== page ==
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Tesi etd-04242018-161334


Tipo di tesi
Tesi di dottorato di ricerca
Autore
VADICAMO, LUCIA
URN
etd-04242018-161334
Titolo
Enhancing Content-Based Image Retrieval Using Aggregation of Binary Features, Deep Learning, and Supermetric Search
Settore scientifico disciplinare
ING-INF/05
Corso di studi
INGEGNERIA DELL'INFORMAZIONE
Commissione
tutor Dott. Amato, Giuseppe
tutor Dott. Falchi, Fabrizio
tutor Prof. Marcelloni, Francesco
Parole chiave
  • metric indexing
  • metric search
  • similarity search
  • CBIR
  • Hilbert Exclusion
  • 4-point property
  • Bernoulli mixture model
  • Fisher Vector
  • permutation-based indexing
  • n-Simplex
Data inizio appello
11/05/2018;
Consultabilità
completa
Riassunto analitico
The millions of images shared every day on social media is just a tip of the iceberg of the current phenomenon of visual data explosion, which places a great demand on scalable Content-Based Image Retrieval (CBIR) systems. CBIR allows organizing and searching image collections on the basis of image visual contents, that is without using text or other metadata. The problem of content-based search is addressed in this thesis by investigating and proposing efficient and effective methods that support three fundamental stages of a CBIR system, namely the numerical representation of the image visual content (feature extraction), the processing/indexing of the image features, and the query-by-example search.

Concerning the image representation we investigate and experimentally compare Convolutional Neural Network (CNN) features, methods for aggregating local features, and their combination. We show that very high effectiveness is achieved combining CNN features and aggregation methods; moreover, in order to improve the efficiency we investigate the use of the aggregation methods on the top of binary local features. In particular, we propose the BMM-FV which allows encoding a set of binary vectors into a single descriptor. An extensive experimental evaluation on benchmark datasets shows that our BMM-FV outperforms other methods for aggregating binary local features and achieves high retrieval performance when combined with the CNN features.

Secondly, we propose an efficient and effective technique, called Deep Permutation, to index deep features (such as CNN features) using a permutation-based approach. Moreover, we propose the Blockwise Surrogate Text Representation to represent and index compound metric objects, including the VLAD image descriptors, using off-the-shelf text search engine.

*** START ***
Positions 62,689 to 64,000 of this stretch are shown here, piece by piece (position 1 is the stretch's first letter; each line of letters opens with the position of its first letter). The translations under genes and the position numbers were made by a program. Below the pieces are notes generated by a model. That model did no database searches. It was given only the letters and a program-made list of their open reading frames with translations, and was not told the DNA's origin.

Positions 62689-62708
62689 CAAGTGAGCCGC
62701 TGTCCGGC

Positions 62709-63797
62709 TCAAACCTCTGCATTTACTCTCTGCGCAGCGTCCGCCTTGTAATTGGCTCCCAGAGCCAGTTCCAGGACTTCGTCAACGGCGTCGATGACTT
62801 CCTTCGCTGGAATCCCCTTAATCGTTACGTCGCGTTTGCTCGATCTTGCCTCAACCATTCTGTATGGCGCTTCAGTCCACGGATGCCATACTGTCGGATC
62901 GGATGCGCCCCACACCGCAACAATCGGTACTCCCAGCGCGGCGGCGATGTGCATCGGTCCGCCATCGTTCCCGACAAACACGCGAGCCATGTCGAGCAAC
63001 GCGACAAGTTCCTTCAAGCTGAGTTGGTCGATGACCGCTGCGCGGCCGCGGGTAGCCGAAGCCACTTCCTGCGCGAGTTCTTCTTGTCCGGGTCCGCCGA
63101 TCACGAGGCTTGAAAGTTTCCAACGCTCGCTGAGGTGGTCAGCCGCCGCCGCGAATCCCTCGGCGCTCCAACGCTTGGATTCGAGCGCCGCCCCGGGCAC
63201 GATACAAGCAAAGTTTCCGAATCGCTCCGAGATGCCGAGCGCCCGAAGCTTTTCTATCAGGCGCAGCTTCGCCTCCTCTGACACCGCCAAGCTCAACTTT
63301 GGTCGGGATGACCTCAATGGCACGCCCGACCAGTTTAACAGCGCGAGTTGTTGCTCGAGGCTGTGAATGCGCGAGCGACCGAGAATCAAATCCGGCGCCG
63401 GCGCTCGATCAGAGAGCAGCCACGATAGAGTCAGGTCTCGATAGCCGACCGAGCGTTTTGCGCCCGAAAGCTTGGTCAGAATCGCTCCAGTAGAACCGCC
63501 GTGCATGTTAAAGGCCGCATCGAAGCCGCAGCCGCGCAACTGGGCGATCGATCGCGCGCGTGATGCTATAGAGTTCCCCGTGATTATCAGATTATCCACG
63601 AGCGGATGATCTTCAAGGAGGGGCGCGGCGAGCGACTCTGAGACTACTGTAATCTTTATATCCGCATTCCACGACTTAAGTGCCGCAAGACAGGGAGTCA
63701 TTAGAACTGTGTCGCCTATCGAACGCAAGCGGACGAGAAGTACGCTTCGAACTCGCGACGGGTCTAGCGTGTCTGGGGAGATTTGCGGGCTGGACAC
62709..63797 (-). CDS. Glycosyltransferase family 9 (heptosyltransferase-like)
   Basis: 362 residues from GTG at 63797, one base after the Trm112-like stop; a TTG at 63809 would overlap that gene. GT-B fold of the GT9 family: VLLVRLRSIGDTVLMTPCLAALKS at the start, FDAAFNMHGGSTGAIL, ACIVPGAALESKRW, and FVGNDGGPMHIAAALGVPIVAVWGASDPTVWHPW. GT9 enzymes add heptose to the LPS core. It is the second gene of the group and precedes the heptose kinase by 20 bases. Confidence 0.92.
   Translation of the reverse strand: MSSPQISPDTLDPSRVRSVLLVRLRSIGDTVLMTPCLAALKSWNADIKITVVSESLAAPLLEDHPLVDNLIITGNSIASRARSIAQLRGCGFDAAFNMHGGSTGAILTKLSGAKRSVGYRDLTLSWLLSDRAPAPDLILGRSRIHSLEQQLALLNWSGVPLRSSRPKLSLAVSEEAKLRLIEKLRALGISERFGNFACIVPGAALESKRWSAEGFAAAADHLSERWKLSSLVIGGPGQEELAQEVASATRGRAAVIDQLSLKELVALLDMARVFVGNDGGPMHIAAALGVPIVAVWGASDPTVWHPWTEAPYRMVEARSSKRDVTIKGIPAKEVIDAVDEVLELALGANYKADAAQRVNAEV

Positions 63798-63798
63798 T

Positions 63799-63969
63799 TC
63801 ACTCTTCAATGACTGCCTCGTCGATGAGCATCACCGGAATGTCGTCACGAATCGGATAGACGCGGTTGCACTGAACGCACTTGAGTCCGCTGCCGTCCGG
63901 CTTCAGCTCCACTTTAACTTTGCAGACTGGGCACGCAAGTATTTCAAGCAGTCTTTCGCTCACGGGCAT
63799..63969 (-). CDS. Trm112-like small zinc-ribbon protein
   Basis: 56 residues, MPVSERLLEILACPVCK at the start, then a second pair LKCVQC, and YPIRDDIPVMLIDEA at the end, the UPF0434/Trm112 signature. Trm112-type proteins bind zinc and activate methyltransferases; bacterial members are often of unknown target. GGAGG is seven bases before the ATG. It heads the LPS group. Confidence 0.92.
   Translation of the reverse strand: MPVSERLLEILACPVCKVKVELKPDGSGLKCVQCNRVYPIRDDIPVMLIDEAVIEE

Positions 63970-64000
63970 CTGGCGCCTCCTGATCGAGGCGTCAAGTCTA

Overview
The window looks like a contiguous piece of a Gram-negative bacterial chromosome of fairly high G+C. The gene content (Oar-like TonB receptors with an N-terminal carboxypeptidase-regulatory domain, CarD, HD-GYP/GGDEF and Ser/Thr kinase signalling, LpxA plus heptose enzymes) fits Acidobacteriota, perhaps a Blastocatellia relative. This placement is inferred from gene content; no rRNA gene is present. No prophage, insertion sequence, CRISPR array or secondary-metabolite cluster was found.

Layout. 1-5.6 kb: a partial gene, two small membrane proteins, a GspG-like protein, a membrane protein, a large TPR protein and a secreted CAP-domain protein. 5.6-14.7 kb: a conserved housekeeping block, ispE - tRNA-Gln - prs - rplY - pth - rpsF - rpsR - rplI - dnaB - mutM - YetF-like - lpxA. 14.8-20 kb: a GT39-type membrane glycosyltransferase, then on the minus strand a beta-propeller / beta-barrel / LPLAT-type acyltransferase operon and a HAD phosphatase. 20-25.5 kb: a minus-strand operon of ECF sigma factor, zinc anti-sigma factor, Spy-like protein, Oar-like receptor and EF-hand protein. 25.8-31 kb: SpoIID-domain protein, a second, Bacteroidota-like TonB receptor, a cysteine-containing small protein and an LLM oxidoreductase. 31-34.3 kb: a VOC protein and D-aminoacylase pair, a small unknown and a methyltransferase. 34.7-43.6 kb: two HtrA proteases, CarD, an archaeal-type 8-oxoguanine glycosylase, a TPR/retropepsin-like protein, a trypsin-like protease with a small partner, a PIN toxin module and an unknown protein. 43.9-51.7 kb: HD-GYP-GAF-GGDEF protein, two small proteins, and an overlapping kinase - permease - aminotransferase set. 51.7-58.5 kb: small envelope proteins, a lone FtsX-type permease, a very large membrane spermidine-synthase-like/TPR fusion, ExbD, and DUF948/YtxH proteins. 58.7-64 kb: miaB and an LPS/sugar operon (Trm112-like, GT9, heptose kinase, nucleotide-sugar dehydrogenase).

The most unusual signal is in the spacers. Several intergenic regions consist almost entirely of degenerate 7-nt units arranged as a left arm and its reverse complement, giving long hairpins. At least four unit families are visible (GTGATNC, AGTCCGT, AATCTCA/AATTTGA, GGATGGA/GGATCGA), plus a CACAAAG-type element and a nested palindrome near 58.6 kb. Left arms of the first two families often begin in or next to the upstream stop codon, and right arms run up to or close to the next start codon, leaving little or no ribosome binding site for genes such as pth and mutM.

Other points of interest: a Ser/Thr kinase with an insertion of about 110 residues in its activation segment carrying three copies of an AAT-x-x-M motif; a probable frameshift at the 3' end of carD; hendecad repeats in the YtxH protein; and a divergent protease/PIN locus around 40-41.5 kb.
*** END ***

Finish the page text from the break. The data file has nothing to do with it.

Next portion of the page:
Finally, we address the image search task in the general context of similarity search in metric space, which is a framework suitable for a large number of applications and data types. Most metric indexing and searching mechanisms rely on the triangle inequality, which allows deriving bounds on the distance between data objects. The distance bounds are used to efficiently exclude partition of the data that do not contain solutions to a given query. We reread foundations of metric search from a geometrical point of view starting from the observation that the triangle inequality is equivalent to a discrete geometric condition defined in term of finite isometric embeddings into Euclidean spaces. We show that there exists a large class of metric spaces, the supermetric ones, meeting the four-point property that is a property stronger than the triangle inequality. Moreover, we show that many supermetric spaces commonly used in applications have a further property called n-point property. The main outcome of our study is showing how these geometric properties can be used to improve the similarity search in supermetric spaces by 1) deriving distance bounds that are tighter than that relied on the triangle inequality and, thus, allowing better space pruning; 2) defining novel partitioning and indexing mechanisms; 3) proposing a promising approach to embed a supermetric space into a finite-dimensional Euclidean space, which turns out to have implications not only in the similarity search context but also in other applicative tasks such, as the dimensionality reduction. We prove the validity of our approaches both theoretically and experimentally.
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